Hitting A Long Putt

The chances of sinking a long putt of 20+ feet is very slim. It is not because we have inferior skills to those of professionals (and we do), but it comes down to the physics of distance control. Hitting the ball in a 1.70 inch ball into a 4.25 inch hole does not leave a great margin for error. To improve our chances, we should develop a method of putting that improves our chances of at least leaving a tap in putt if we happen to miss. There are many styles and techniques to hitting a ‘lag put’ that most golfers could try in order to improve their long putting. I use a few techniques myself and feel that for the most part they are very successful. In today’s article I am going examine a few presented by Scratch Golf Academy plus a couple of techniques I use to ensure I avoid the dreaded 3 putt.

As stated in previous articles, I believe that speed control is the first factor that all golfers should develop when hitting a long putt. Speed equates directly to distance and understanding this will result in long putts. Before I delve into a couple of my points, here is an interesting video where 3 important factors of long putting are addressed:

As I watched the video, I was a bit concerned about the first point of loosening the wrists a bit when putting. I tried to think if I do that, but I cannot not tell considering my local course is under a foot of snow. If I do lighten the rigidity of my wrists when putting at a great distance, I do it subconsciously. I actually thing that looseness should be felt in the shoulders to allow for a longer, fluid, and tempo induced swing. My shoulder movement was developed to facilitate the movement of my clubhead through a much longer distance than normal. However, you should try to both to see what works for your short game.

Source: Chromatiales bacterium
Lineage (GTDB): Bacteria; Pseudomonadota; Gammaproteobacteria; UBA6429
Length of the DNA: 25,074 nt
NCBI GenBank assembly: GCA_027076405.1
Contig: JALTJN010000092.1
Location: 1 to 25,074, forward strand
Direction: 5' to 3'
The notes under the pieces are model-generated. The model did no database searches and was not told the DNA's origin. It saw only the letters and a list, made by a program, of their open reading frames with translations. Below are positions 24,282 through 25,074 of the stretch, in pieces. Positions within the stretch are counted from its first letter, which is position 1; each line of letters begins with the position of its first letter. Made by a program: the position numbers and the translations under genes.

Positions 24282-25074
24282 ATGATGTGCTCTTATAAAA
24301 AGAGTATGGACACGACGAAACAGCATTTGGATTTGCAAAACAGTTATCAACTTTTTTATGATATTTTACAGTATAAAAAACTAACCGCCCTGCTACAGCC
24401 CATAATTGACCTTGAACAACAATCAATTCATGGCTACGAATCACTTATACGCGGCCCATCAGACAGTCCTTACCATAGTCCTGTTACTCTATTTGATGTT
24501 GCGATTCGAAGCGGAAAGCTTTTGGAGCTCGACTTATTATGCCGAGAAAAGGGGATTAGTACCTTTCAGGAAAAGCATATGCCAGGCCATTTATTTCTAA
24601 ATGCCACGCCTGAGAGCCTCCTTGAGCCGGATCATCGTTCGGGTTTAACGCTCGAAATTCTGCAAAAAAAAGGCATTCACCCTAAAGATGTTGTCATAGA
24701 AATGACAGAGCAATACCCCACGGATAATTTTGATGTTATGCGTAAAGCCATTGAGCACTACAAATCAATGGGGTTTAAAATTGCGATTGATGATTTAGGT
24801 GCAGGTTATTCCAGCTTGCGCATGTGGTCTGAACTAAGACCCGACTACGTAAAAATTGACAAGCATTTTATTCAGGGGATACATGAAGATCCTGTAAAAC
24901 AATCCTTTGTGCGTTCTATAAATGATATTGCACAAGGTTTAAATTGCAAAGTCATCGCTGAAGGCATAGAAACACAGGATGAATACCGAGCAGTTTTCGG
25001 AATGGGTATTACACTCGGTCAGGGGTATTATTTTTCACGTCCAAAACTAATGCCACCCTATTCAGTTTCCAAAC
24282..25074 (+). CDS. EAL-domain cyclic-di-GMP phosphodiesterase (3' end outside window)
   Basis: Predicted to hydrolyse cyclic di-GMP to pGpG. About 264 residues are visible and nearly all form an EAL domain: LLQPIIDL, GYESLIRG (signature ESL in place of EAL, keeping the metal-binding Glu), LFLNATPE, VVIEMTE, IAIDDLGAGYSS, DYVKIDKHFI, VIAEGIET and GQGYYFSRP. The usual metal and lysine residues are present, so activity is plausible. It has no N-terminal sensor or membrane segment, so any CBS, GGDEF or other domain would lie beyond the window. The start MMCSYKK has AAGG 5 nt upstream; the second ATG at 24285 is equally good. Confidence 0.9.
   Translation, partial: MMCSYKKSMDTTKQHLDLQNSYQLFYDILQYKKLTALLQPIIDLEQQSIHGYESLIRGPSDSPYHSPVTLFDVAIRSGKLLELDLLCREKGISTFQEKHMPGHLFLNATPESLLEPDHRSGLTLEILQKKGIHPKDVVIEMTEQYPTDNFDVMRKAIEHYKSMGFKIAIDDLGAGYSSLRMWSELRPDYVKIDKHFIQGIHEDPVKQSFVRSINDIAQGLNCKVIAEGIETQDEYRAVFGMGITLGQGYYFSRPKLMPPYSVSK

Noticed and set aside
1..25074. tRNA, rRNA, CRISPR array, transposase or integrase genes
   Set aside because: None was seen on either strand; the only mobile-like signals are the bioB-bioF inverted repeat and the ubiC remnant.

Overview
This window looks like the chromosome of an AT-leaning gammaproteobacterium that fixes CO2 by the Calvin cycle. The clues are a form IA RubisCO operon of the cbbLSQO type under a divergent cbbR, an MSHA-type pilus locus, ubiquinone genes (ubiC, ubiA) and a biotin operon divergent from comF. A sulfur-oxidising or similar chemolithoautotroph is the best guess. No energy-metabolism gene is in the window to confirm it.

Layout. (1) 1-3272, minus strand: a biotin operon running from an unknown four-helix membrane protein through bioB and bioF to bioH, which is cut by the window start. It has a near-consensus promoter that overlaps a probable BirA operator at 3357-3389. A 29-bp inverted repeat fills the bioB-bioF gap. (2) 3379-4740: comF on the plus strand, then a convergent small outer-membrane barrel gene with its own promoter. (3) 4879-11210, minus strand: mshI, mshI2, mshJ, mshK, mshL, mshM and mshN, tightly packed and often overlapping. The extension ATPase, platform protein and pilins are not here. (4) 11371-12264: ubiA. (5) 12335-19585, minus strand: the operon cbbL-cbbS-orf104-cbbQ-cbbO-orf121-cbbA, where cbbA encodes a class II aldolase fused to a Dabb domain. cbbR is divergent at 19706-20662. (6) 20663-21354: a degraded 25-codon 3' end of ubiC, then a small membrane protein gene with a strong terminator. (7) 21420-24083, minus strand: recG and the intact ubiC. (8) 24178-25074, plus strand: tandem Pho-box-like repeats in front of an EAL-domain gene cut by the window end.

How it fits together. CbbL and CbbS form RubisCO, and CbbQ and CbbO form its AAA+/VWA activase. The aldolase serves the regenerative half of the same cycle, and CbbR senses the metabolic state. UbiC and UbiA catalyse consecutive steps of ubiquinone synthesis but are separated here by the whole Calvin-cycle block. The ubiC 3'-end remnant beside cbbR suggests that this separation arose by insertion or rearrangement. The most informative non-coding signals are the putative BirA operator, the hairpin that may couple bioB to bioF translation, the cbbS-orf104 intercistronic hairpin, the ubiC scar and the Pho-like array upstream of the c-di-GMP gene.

I would also add, knowing how to lag putt is equally important to lower golf scores.

One of the things that is often overlooked is being aggressive when hitting a long putt. I would wager that most missed putts of any distance are left short. The margin of error is not as big as one might think, but hitting the ball to the hole is very important to eliminating that dreaded three putt. In order to hit a proper long putt I aim two feet past the pin. Of course my aim point is for long putts like 50 feet because even I (tongue in cheek comment) hit the ball short on long putts. By aiming past the hole I am able to better control my putting distance. Therefore, my one tip I have is to aim past the hole on long putts.

Another tip I use that was not mentioned was my lead hand grip tension. On long putts, I like to increase my lead hand grip slightly in order to facilitate solid contact. As per the second tip from the video above, solid contact is important to ensure consistency on long putts. In my case, I focus on hitting the center of the putter face by counting to one after contact before lifting my head. This technique helps me replicate my swing method with all my long putts so that I can limit the number of stressors on each putt. Keeping my head still after contact helps with my lag putting.

Long putting does take practice in order to be successful. I do hit long putts during my practice time and I ensure that use the same technique for every putt. It helps me reinforce my long putting stroke and limit my number of three putts! I have to add this video again. I have showed it many times over the past few years, but it is worth repeating: